Watershed Church closing in April

Final Easter celebration abbreviated due to COVID-19

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Watershed Church celebrates Easter in 2015 with an outdoor backyard party. Watershed's Holy Week activities, begun in 2010, was a highpoint for the community. Photo: Jason Phelps

Watershed Church, a missional USMB community in Kansas City, Mo., has announced it will dissolve in 2020. Co-pastors Jason Phelps and Paul Bartel announced their resignations in August 2019, effective Dec. 31, 2019. As a result, the Watershed community collectively agreed that the life cycle of the church was over and committed to celebrating in 2020 what the community has experienced and accomplished together.

“Watershed has loved and served its community through the years it has existed,” says Southern District Conference minister Tim Sullivan. “The Southern District is happy for how God has used this band of believers to influence, encourage and minister to the city around them. We appreciate Pastor Paul and Amanda Bartel and Pastor Jason and Nancy Phelps for their years of service to plant, grow and nurture the Watershed community. We wish them well as they discover the next thing that God is leading them toward.”

In a letter announcing Watershed’s closing, Bartel and Phelps write, “We have so much to be thankful for. Several individuals and families committed back in 2009 to go on this journey with us. Many of them remain with Watershed today. Their commitment to the ministry is astounding. Many others joined us along the way and have served our community faithfully and sacrificially. So many … have supported us financially throughout the years, and some have even continued to do so years since we stopped actively fundraising.”

In the first few months of 2020, Watershed intended to celebrate its neighborhood and community, culminating in a final Easter celebration together as a church.

The 2015 Easter celebration included music and worship. Photo: Jason Phelps

Because Kansas City and the surrounding area is now under a mandated shelter-in-place policy, Watershed cancelled its Easter celebration.

“Instead, we are putting together Easter baskets for each member of our community. They will include some gifts and stuffed Easter eggs so that they can have an Easter egg hunt with their own family. We will deliver them on Maundy Thursday or Good Friday, along with a letter, and just set them on their doorstep,” Bartel says in an email to the CL.

Looking to the future, any remaining church funds will be given to various Kansas City organizations. Phelps and Bartel desire to develop and lead retreat-based cohorts on journeys of spiritual transformation.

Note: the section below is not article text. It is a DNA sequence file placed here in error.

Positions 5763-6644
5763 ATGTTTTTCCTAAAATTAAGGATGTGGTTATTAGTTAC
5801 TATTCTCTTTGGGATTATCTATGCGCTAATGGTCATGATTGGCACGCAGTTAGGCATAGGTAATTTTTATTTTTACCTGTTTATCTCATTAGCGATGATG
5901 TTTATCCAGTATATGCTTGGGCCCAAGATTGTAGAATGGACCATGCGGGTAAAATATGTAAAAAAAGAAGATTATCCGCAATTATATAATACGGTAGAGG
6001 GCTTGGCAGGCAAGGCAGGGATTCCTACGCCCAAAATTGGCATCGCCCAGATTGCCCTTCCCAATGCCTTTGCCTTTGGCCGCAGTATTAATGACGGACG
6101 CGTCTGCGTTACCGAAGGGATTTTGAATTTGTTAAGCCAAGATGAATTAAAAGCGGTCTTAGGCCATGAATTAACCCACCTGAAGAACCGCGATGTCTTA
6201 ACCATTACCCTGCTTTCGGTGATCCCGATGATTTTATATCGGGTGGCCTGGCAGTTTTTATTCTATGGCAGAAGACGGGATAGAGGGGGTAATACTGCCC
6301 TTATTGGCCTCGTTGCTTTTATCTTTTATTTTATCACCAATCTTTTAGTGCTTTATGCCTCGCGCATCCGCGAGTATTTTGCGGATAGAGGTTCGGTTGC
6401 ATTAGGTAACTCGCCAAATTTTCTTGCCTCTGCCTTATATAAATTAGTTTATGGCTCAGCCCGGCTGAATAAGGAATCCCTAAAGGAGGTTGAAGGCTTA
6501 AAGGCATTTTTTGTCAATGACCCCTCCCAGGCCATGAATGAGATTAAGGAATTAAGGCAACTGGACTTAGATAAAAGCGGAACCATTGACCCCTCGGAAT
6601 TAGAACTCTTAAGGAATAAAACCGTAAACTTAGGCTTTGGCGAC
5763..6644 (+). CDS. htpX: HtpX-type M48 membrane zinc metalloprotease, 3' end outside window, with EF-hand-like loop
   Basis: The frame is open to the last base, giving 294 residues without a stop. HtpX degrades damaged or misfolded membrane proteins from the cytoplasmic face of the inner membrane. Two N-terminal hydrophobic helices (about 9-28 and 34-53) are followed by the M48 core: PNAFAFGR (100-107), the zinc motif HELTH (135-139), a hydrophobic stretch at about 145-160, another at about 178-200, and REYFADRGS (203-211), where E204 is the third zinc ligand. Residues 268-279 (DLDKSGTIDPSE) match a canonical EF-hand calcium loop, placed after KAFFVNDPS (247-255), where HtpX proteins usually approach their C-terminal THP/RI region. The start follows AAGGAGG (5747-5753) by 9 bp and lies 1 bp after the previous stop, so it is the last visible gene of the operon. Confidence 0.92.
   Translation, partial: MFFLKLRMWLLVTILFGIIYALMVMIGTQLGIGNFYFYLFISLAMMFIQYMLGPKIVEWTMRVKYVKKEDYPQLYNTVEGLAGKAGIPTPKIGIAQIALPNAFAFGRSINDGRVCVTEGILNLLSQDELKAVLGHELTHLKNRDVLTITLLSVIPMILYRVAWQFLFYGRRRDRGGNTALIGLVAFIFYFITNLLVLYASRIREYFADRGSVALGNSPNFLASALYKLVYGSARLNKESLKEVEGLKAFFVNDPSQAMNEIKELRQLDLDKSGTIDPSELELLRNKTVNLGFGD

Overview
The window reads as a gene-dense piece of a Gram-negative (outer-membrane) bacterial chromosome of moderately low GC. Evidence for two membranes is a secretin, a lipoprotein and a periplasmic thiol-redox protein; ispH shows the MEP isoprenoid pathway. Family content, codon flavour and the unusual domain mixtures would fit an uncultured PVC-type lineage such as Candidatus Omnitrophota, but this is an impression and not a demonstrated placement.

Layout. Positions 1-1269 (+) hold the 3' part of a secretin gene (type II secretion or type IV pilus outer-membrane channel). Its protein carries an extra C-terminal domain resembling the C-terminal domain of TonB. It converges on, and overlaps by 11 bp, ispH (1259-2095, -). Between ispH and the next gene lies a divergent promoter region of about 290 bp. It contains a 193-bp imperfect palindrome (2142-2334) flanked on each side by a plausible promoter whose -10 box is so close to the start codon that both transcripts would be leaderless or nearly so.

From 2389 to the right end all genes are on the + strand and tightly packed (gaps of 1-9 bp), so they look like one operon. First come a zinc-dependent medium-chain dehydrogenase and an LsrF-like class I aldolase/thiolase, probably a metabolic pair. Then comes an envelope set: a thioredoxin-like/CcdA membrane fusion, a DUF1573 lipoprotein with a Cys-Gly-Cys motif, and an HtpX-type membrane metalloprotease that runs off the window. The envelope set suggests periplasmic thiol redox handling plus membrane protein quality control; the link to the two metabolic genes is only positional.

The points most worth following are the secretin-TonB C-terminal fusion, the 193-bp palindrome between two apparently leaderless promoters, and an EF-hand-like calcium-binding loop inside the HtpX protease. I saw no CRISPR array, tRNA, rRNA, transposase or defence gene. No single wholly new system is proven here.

Watershed’s values seen in its history 

Watershed had its beginning in 2009 when Paul and Amanda Bartel moved to the Kansas City neighborhood called Waldo in February and Jason and Nancy Phelps joined them in August.

Watershed’s values of community, doing life together and mission were demonstrated by their commitment to being the “church” through small, in-home groups called Villages that were committed to one another as well as their neighborhood communities. Watershed, which had been meeting as one Village prior, officially launched in May 2010 with two Villages.

Watershed’s emphasis on mission also started right away, with both Villages sharing a common mission that summer of 2010 as they helped to renovate Hartman Elementary School, the local public elementary school. After that initial project, each Village began selecting their own unique ways to love and serve their neighborhoods and their city—serving in places like Hartman Elementary, Hope Care Center, Veronica’s Voice, Freedom Fire, The Urban Ministry Institute and Community LINC, to name a few.

One way that Watershed sought to live life together was by sharing their spiritual journeys. One particular way we did that was by publishing their own prayer guidebook, the Vade Mecum. Watershed created and released this guide in 2010-2011. They continued to produce the Vade Mecum each year through 2017-2018.

Watershed’s first public gathering space in the fall of 2010 was Hartman Elementary and then moved their gatherings to South Broadland Presbyterian Church. Ultimately, after a couple of years in this new space, Watershed moved their public gatherings back into homes to better cultivate mutual conversations. They met in homes for the rest of their time together.

Primarily through efforts of Paul and Amanda Bartel, in 2013 the Watershed community helped Hale Cook Elementary reopen in the Waldo neighborhood. This school is currently thriving and helping Kansas City Public Schools earn back their accreditation.

Watershed purchased, opened and operated Hospitality House in 2014. Over the next several years, this home, managed by Melissa and Andy Ussery, helped many people and families: some who were in major times of transition, some who had lost their housing and did not have resources and even a coffee roaster and farmer from Honduras trying to help their business grow and become sustainable.

One milestone that continues to live on comes from Watershed’s emphasis on the two major seasons and holidays of the church year—Lent-Easter and Advent-Christmas. In 2010, Watershed began its Holy week tradition, including a Seder and an Easter celebration. Inspired by the Seder tradition, that same year Watershed created a Christmas Seder, an interactive retelling of the Christmas story. Both of these celebrations evolved over the years into celebrations that neighbors and friends still consider part of their own personal family traditions.

CL Staff
This article has been posted by CL staff.

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